We are approaching the 6th Sunday after Pentecost and the gospel we read is a continuation from the 5th Sunday. Namely, after Jesus had driven the demons out of the Gergesene demoniacs He was kindly asked to leave. So He “got into a boat, crossed over, and came to His city…” (Matt. 9:1). In fact, that verse is read both last Sunday and this coming Sunday. Last Sunday the gospel reading ended there and this coming Sunday that’s where the reading begins. Another healing is heard at the beginning of this chapter, this time in Capernaum and at the end of this gospel episode we hear a similar thing as last Sunday: “And he arose and departed to his house…” (Matt. 9:7). Unlike in the region of the Gergesene in Capernaum His healing was praised, except from the Pharisees. Another aspect is different: the forgiveness of sins.
Jesus says, “But that you might know that the Son of God has power on earth to forgive sins…” and then He forgives the sins of the paralytic. The Lord gives this same power to His Disciples, that is, He gives it to His Church. This is a very important thing to remember. We’re not going to face Jesus at the Judgement Seat in the afterlife so that we can prove to Him what good people we were so that He might forgive us our sins. In fact, we don’t have to prove to anyone we’re good at all. Good people don’t go to heaven, Saints do, was a saying a priest friend liked to repeat.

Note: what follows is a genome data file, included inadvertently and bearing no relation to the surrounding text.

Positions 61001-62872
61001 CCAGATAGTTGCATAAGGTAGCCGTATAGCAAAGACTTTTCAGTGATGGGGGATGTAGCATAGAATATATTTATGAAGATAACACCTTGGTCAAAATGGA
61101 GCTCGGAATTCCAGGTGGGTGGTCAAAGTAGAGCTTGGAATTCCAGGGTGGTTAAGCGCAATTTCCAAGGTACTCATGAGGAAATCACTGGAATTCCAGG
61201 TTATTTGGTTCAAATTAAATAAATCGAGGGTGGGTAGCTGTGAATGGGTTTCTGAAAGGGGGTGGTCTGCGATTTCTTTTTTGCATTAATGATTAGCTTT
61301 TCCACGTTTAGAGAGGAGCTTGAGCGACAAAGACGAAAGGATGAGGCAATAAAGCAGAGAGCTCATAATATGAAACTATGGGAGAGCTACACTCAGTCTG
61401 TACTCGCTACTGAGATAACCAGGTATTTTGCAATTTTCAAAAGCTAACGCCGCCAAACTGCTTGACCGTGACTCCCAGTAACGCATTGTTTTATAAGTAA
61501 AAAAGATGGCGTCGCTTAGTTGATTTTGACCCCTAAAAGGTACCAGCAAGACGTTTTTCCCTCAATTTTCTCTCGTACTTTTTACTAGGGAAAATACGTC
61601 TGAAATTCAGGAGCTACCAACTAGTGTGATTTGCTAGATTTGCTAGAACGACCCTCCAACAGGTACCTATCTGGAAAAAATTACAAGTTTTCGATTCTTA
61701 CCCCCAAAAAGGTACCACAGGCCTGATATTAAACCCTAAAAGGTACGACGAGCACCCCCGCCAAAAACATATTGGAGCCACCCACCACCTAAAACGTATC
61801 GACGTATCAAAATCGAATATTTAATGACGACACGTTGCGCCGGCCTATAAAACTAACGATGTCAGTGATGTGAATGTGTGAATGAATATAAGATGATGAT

The point is this: forgiveness of sins happens on earth and not in heaven. Subsequently, while we are in this world we are to repent. Always. We say in our morning prayers, “Suddenly the Judge shall come, and the deeds of each shall be revealed: but with fear we cry out in the middle of the night: Holy, holy, holy art thou, O God. Through the Theotokos have mercy on us”.
It is a human tendency and weakness to put things off. It’s laziness. Like everything else, however, we tend to rationalize it and so we fall in the temptation of putting off the remission of our sins. It’s something between us and God and God will surely do as soon as He sees us face to face in the afterlife.
What we ignore is that God has revealed Himself to us and promised us “Lo, I am with you always even to the end of the age” (Matt. 28:20). This is what we refer to in Orthodoxy as the sacramental life. This is our salvation.